This presentation from hack3rcon shows how to perform a penetration test that will leave a minimal footprint, thanks to the Metasploit Meterpreter.
It describes techniques to avoid leaving footprints in: the Eventlog, the Windows Registry, the Windows Prefetch and the File System.
Below you can read my notes (almost a copy of the slides)
Operating in the Shadows Carlos Perez a.k.a Darkoperator from Adrian Crenshaw on Vimeo.
- Runs in memory ( no disk access)
- Memory scrubbing. Not easy to understand what meterpreter did when analizing a memory image.
- Windows API access
- HTTPS, TCP and UDP(DNS)
- Encrypted traffic (man in the middle, self-generated keys)
- Can be automated and extended
Why leaving a minimal footprint?
- Test Incident Response
- Tests monitoring systems
- Real world attacks.
- list of targets and goals (business and technical point of views)
* Interview the client and information gathering
- Enumarate target capabilities
- Physical, SE and network
- Design an initial plan
- Modify your plan as you keep advancing
* Gather information from the hosts (data and configuration)
* Modify your plan if something looks out of place
Know your enemy
- First go for the easy targets
* They will check the processes running, connections, registry keys,
event logs and they may dump the memory
- Not all companies have an IR team
- In some companies, the system administrators are also doing security.
- We can predict what the defenders are going to do
- Their questions:
* Process list: Time of creation, Parent PID, owned and command line
* Connections: Why is a process like 'notepad' connecting to Internet?
* Why is Internet Explorer connecting to a not standard port?
- They will create a timeline to investigate the incident.
- Command and capabilities differ among Windows versions
(they also do not record the same data and they use different formats)
- Event log: binary format up to windows XP. XML format to Vista, 7 and 2008
- The IDs also changed with the new formats
- We can read from the registry without leaving footprints.
- We can get the file location, name and configuration out of the registry
- Script 'event_manager' works with the Eventlog from memory: query, clear, etc. It saves the data localy in a csv file.
- Windows 7 and Windows 2008 can send event logs to other servers by using winrm (ssl and self-generated certificates)
- A server can collect remote event logs if the Wecsvc service is running
- Wecsvc can be queried by using wecutil command es (enum subscriptions) and gs (enum configurations)
- Most interesting entries: Scheduled tasks, new/change/remove accounts, stop/start service, logon/logoff, failed logon, add/remove user from a group
- OS settings
- Group policy settings
- Application settins
- Read access is available on most of it
- With the UAC enabled in Windows 7/2008R2, administrators may not be able to modify registry keys
- It can be configured to log access to it and the modifications (not set by default and rarely used)
- ACLs can be placed on registry keys (not set by default and rarely used)
- Metadata only shows Write an Creation Time, but not Access Time
- We need special tools to get the Write time: F-Response, EnCase and Open Source (http://www.forensicswiki.org/wiki/Windows_Registry)
- Saves a list of the most commonly executed binaries to speed up the booting process. Enabled by default on client operative systems since XP .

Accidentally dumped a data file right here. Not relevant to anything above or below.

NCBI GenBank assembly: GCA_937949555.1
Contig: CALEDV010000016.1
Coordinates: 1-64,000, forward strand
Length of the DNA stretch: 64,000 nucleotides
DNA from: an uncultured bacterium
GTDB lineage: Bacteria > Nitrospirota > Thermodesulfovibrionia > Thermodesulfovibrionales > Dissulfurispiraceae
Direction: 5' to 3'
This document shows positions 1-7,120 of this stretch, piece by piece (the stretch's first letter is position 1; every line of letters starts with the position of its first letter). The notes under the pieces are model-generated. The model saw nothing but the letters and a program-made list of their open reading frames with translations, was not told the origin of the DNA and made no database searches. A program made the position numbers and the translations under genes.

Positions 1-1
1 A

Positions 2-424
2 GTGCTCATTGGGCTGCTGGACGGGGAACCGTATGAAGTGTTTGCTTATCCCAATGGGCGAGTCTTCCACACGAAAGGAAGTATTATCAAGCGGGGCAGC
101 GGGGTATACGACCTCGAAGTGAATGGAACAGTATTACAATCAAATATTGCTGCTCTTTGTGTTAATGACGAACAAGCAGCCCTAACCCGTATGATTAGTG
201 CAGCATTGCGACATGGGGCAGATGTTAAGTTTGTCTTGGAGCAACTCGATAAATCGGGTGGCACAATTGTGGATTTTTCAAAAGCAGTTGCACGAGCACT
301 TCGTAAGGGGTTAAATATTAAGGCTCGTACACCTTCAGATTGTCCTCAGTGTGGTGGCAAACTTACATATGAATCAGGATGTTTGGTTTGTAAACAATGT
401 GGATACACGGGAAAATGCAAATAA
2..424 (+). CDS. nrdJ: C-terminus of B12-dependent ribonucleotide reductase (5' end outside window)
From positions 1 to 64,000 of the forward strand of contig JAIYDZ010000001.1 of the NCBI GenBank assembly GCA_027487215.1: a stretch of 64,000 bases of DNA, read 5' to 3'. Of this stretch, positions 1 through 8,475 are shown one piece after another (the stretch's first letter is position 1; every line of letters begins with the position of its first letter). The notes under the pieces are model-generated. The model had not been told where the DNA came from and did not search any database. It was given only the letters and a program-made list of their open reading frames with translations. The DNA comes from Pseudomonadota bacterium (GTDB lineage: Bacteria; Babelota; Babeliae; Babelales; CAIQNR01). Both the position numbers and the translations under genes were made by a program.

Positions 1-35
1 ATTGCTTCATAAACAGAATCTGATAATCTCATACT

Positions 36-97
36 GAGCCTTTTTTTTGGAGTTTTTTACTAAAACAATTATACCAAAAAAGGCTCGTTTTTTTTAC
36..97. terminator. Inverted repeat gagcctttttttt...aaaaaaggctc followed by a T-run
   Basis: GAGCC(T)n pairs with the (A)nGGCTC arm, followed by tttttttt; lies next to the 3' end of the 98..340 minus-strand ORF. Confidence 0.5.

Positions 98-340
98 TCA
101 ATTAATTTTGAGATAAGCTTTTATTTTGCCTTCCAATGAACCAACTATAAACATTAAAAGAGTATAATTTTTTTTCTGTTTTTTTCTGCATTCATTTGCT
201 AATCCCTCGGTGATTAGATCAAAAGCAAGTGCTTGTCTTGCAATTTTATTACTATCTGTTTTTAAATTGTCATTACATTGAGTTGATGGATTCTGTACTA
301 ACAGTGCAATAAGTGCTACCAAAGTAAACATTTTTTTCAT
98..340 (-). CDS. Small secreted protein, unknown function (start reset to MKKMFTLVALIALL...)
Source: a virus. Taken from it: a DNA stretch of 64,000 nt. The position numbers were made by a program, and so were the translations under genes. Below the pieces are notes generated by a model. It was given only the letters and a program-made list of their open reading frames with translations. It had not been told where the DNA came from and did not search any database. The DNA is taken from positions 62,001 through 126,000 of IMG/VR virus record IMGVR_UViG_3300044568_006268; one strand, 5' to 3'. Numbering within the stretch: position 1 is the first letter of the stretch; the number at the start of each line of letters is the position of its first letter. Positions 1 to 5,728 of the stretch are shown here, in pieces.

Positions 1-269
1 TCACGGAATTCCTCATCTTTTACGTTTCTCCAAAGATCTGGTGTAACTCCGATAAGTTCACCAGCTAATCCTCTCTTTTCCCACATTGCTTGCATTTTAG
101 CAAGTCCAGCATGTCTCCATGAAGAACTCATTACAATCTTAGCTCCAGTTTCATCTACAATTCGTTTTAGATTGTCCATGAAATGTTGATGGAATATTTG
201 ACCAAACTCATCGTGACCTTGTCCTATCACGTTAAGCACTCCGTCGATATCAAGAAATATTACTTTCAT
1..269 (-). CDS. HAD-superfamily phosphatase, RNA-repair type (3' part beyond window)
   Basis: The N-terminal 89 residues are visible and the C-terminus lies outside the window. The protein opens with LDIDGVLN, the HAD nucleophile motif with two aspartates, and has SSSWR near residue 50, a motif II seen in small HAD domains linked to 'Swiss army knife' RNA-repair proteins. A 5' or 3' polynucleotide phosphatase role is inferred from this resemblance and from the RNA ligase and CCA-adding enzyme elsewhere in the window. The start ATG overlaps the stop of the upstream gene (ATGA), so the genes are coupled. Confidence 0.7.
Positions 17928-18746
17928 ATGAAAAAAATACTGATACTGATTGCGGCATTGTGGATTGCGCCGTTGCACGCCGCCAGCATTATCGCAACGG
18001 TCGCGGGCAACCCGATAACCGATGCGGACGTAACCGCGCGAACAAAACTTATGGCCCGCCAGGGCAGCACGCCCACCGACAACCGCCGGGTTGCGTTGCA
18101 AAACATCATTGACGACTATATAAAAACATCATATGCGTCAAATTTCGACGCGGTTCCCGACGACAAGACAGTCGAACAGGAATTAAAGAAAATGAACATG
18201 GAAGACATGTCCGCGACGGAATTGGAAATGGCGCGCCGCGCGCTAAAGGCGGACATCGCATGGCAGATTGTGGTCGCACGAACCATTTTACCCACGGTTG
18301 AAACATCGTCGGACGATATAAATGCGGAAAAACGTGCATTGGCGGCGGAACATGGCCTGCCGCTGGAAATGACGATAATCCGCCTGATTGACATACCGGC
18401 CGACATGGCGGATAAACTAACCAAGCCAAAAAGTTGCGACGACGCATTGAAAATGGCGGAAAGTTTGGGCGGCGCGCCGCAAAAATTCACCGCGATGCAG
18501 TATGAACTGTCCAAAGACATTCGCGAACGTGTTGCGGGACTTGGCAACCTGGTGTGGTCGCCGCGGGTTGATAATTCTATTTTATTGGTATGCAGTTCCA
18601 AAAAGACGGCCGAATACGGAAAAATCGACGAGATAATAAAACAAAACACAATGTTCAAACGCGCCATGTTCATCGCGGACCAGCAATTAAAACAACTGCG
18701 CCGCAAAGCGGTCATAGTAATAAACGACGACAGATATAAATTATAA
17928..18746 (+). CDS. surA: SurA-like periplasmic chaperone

- It shows how many times a file has been executed since it first appeared in the prefetch.
- %windir%\prefetch and can only be deleted by the administrator
- Configuratio saved in the registry
- Anything we do on the computer will create a file there.
- Registry key that saves a counter of the programs executed by Explorer.exe
- Each key name is the name of the executable/shortcut encrypted in ROT-13 (can be easily decrypted)
- Only the commands executed through the GUI
- 2000,XP and 2003 record the last access time by default
- Vista, 7 and 2008 do not do that (performance)
- Cleaning a File MACE will not help since only $STDINFO is modified. The data will remain there.
- Deleted files and directories can be saved in a Volume Shadow (VSS or snapshots) that is enabled by default
- Some folders and file types are excluded from the snapshots and this information can be queried.
How To Operate
- Use Meterpreter commands
- Understand the scripts. Are they uploading/creating files or directories?
- check if prefetch and Volume Shadows are enabled
- Do not forget the User Assist key if the GUI is used
Know your Environment
- check your privileges
- What is running?
- What is being logged by EventLog?
- Is VSS enabled?
- What tools are they using?
- Is last Access Time logged?
Clear the Tracks
- Sometimes is better to clear the security log even if it is a dead gateway
- Delete the files and then wipe with cipher.exe
- Delete the Volume Shadows after whiping the files
- Delete prefetch entries in client computers
Execution of Commands
- Execute from Explorer
- Use Incognito or Tokens if you are System
- If you are placing tools, stream them under system executables and execute them from there
- Use Railgun instead of executables if possible (no write to disk is done because it is injecting DLLs)
Hide your Connections
- The connections must look 'normal'. Try to behave like a ligitimate user/server would do.
- Use IPv6 when it is available because people is not looking at it.
Where to Take a Dump
- The files in the temporary folders have weird names.
- If not able to delete the VSS, check the file extensions and temporary folders.
- Be carefull what you are writting to disk, because the Antivirus will check the files (vbs,payloads)
- The duplicate and multi_meter_inject scripts can inject a meterpreter payload onto the memory of a running executable.